Wales, early 19th century: During breaks from his law studies, William Robert Grove indulges in his passion for science to become an inventor. On his honeymoon in Europe, he learns about the new energy source everyone's talking about: electricity. After learning that electricity allows water to be broken down into its two components, hydrogen and oxygen, his intuition leads him to an idea that ends up making him a pioneer of sustainable energy production.

Watch the story of William Robert Grove in Eni's MINDS series, where we travel through time seeking scientists.

El Salvador's President Nayib Bukele is an unusual politician. The 39-year old political outsider boasts of his political triumphs on TikTok, dons a suave casual uniform (backwards-facing cap; leather jacket; tieless ), and refuses to abide by Supreme Court rulings.

Bukele also enjoys one of the world's highest approval ratings, and that's what helped his New Ideas party clinch a decisive victory in legislative elections on February 28, securing a close to two-third's supermajority (75 percent of the vote had been counted at the time of this writing).

His triumph will resonate far beyond the borders of El Salvador, Central America's smallest country, home to 6.5 million people. Now that Bukele has consolidated power in a big way, here are a few key developments to keep an eye on.

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Ian Bremmer's Quick Take:

Hi, everybody. Ian Bremmer here, and as we head into the weekend, a Quick Take on, well, the first bombing campaign of the new Biden administration. You kind of knew it was going to happen. Against some Iranian-backed militias in Syria, looks like a couple of dozen, perhaps more killed, and some militia-connected military facilities destroyed. I think there are a few ways to look at this, maybe three different lenses.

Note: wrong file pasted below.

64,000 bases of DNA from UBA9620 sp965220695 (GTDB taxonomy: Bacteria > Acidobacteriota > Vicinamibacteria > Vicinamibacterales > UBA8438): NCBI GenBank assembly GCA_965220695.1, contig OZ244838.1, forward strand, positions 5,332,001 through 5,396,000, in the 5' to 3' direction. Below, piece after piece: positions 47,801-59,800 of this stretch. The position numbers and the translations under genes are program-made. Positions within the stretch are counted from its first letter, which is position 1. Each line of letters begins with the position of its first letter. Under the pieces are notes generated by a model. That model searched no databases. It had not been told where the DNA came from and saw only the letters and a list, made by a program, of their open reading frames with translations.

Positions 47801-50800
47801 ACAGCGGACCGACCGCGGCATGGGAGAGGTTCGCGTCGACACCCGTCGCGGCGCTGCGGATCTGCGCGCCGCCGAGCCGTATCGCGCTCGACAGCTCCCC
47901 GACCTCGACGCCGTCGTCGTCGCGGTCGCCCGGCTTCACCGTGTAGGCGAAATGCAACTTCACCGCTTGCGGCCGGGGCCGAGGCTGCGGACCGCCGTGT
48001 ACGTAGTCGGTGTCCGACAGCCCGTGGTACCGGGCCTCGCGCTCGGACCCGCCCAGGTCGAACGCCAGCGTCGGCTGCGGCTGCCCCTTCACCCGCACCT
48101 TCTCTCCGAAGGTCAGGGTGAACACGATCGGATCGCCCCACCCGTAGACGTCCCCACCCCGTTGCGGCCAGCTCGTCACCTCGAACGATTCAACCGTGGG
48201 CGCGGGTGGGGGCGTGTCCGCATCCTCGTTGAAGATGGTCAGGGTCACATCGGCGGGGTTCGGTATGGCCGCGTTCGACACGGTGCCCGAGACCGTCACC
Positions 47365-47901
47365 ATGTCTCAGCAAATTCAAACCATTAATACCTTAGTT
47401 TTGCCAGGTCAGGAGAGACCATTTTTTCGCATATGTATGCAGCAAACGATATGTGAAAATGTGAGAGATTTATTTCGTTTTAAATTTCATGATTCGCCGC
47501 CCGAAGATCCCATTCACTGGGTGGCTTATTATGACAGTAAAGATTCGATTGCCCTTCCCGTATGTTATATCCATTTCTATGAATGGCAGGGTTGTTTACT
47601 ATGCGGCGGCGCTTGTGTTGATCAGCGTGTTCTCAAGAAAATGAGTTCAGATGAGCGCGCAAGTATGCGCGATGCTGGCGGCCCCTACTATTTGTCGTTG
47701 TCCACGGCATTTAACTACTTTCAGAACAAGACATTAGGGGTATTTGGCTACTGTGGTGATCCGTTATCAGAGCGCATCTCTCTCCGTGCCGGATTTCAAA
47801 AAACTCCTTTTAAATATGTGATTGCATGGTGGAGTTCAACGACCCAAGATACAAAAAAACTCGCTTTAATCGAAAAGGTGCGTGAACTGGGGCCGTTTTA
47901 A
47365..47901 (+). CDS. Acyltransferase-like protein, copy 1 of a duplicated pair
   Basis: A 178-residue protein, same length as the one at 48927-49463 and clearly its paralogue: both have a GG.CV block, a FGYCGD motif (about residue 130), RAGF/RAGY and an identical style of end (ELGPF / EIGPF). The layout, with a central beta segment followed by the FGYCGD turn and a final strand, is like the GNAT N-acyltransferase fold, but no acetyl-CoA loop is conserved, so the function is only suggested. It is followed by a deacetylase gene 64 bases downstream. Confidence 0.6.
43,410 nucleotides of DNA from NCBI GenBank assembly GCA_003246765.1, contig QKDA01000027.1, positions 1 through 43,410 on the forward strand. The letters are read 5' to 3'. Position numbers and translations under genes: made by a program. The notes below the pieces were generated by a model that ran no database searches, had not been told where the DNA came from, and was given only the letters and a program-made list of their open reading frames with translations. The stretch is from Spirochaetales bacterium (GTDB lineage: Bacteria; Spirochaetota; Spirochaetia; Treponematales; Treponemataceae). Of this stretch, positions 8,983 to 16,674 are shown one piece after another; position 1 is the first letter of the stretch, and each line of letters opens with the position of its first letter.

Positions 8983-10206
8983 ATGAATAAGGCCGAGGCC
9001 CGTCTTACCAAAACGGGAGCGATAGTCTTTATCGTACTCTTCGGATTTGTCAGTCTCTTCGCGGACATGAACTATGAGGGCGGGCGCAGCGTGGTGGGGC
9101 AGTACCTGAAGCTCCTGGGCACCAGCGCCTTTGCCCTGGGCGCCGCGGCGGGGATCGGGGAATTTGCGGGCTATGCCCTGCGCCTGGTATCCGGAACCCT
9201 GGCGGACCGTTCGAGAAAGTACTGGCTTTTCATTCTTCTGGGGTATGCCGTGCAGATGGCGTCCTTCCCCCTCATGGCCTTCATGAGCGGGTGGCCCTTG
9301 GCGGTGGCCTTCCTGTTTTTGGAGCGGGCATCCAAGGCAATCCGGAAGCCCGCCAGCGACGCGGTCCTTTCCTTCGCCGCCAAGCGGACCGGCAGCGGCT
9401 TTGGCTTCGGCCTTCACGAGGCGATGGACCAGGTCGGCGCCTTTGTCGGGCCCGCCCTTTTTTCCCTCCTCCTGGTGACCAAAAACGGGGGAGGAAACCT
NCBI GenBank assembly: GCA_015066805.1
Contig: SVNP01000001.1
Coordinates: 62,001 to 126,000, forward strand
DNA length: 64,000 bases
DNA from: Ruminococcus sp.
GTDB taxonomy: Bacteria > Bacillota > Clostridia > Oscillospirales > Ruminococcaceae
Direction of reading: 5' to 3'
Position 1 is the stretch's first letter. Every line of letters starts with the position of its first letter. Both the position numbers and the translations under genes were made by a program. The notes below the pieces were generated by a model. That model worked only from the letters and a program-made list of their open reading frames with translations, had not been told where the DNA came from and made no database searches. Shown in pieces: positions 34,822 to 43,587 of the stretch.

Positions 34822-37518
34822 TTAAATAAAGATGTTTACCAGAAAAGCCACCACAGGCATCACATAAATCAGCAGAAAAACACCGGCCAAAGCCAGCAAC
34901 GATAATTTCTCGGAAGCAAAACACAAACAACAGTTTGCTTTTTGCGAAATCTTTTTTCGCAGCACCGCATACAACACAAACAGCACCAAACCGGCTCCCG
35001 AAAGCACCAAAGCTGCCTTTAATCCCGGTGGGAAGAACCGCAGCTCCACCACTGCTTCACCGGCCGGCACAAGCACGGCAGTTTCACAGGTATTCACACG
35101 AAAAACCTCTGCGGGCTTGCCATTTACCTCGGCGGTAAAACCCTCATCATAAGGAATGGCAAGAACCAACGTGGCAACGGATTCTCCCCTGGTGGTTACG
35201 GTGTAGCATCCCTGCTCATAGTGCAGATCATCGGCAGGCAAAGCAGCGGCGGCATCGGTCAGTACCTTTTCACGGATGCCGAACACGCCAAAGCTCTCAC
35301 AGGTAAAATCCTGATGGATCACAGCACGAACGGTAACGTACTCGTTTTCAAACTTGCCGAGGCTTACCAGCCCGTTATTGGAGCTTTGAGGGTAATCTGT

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Iran rules out nuclear talks… for now: Iran has reportedly rejected an offer to join direct talks with the US and EU over its nuclear program, saying it won't start the conversation until sanctions on Iran's economy are eased. To be clear, this does NOT mean that prospects for reviving the Iran nuclear deal are dead. Europeans and the Biden administration want a return to the 2015 nuclear agreement, and Iran certainly needs the economic boost that would come from a removal of sanctions. But Tehran is going to try to maximize its leverage before any talks begin, especially since this is a sensitive election year in in the country. Iran's leaders are going to play hard to get for a while longer before edging their way back to the bargaining table. Still, it's high stakes diplomacy here between parties that have almost no mutual trust — and one misstep could throw things off track quickly.

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18: A week after threatening protesters with a severe crackdown, Myanmar's ruling junta killed at least 18 people across the country in the bloodiest day of clashes since the generals staged a coup last month.
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The GZERO World Podcast with Ian Bremmer. Listen now.